There are also privacy concerns about the measures. In December, the University of Exeter in the UK published a report raising concerns about the impact of digital health passports on data privacy and human rights.
Prof Sir Montgomery, professor of health care law at University College London and chair of Oxford University Hospitals NHSFT, said: “Vaccine passport apps could potentially undermine other public health interventions and suggest a binary certainty (passport holders are safe; those without are risky) that does not adequately reflect a more nuanced and collective understanding of risk posed and faced during the pandemic.
“It may be counterproductive or harmful to encourage risk scoring at an individual level when risk is more contextual and collective – it will be national and international herd immunity that will offer ultimate protection. Passporting might foster a false sense of security in either the passported person or others and increase rather than decrease risky behaviours.”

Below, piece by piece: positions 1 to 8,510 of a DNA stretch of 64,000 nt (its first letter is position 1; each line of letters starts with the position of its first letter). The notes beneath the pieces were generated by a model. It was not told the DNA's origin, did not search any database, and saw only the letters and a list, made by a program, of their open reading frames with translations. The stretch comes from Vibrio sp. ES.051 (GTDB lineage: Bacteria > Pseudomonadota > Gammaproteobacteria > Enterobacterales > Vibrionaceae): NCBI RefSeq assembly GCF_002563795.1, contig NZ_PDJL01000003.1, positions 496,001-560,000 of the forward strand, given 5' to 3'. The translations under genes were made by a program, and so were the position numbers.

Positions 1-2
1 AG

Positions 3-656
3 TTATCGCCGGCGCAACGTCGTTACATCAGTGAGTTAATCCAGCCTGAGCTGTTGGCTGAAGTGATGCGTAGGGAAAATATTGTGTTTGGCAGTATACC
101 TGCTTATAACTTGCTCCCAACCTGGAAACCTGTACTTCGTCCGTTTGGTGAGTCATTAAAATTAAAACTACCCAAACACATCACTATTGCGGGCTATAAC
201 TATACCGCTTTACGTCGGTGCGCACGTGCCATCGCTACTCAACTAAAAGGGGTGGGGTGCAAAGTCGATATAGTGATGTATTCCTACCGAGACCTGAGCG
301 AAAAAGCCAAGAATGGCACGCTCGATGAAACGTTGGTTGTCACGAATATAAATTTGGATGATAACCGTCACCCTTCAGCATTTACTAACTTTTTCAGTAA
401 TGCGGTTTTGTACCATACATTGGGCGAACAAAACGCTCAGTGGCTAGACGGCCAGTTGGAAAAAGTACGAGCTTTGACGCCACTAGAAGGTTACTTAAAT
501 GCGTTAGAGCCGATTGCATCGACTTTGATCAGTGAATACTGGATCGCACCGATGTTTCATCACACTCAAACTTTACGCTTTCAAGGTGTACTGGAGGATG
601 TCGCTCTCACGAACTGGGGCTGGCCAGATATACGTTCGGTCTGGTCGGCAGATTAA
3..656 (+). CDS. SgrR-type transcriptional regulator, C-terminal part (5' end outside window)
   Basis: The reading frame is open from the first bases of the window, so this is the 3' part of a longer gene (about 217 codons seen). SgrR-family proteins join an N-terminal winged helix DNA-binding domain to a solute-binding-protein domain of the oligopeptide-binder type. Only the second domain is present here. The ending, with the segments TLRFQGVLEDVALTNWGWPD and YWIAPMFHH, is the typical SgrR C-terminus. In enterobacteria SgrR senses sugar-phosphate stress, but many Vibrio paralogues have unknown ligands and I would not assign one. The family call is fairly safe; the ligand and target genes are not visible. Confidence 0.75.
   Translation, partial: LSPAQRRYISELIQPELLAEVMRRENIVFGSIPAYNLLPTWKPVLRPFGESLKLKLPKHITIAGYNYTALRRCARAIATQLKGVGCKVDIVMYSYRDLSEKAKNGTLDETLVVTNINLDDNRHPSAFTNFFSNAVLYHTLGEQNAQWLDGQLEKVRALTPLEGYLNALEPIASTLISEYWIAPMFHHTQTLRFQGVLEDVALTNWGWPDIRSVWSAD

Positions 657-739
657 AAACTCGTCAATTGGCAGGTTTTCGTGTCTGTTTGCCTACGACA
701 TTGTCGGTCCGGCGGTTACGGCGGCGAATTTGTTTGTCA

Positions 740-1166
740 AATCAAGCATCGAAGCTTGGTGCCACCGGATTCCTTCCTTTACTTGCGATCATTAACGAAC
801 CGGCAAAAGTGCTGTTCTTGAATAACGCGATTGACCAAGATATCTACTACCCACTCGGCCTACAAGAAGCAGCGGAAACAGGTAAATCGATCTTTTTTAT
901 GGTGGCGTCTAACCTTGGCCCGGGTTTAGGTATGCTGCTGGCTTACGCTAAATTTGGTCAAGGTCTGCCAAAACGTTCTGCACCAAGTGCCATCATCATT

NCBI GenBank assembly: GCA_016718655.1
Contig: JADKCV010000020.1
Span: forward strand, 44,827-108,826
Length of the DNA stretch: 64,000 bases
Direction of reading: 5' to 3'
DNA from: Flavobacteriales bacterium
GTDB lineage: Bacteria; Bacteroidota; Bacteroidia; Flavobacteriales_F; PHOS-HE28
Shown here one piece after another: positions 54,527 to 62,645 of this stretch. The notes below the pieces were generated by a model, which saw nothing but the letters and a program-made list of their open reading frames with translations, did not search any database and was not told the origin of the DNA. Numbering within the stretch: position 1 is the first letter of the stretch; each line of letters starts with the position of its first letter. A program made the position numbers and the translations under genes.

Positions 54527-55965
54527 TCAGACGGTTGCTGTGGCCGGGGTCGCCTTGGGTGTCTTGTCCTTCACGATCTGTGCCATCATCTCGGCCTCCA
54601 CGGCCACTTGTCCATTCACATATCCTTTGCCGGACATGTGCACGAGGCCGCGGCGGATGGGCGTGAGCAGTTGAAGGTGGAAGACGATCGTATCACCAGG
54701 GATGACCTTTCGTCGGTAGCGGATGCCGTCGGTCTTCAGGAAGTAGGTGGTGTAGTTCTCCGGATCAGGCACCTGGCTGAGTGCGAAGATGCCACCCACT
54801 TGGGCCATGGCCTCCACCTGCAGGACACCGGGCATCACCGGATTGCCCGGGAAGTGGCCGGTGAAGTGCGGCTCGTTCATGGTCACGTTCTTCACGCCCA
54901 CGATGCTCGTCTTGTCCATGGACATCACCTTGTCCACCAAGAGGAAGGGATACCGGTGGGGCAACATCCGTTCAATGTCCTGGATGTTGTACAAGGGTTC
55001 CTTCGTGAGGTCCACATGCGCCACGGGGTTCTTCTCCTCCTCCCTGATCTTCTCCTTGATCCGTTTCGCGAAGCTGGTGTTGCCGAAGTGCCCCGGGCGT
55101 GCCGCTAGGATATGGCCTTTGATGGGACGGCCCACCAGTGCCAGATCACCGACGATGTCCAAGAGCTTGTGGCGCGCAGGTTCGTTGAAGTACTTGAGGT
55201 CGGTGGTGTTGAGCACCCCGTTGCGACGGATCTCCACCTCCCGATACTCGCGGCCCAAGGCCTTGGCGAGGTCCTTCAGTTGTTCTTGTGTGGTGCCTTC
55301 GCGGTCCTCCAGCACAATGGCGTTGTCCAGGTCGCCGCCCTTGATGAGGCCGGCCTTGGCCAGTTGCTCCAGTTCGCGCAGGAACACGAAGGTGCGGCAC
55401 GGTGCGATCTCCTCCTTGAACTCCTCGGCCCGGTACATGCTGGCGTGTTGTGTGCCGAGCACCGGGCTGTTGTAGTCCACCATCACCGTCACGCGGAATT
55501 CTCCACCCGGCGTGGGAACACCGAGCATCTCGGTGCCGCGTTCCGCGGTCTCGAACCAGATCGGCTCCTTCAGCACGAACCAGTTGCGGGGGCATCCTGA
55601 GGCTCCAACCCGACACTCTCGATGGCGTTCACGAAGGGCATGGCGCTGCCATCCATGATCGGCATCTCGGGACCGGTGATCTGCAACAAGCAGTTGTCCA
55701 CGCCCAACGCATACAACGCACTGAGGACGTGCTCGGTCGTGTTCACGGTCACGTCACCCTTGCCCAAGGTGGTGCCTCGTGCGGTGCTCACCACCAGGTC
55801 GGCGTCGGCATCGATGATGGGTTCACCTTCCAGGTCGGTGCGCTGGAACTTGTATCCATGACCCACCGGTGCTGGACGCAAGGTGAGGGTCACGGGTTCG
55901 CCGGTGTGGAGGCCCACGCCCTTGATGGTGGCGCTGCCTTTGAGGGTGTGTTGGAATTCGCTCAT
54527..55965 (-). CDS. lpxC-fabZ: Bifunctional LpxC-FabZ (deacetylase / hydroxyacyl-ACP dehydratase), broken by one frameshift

What is a vaccine passport?
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The government wants as many people as possible to be vaccinated against Covid, but it's not compulsory.
At the moment, anyone who has had the jab receives a vaccination card, and the details go in their medical records, according to BBC.
Ministers are considering additional ways for people to prove they are at lower risk of getting or transmitting the virus.
According to the BBC's political correspondent, Damian Grammaticas, a passport feature may be added to the existing NHS app.
This might allow people to use their phone to prove they have been vaccinated or had a recent negative test.
A passport could theoretically allow visitors to show bars or sports stadiums, for instance, that they have been vaccinated. This could help venues feel more confident about being Covid-secure.
A review of whether such passports could help the economy recover has been announced by the government.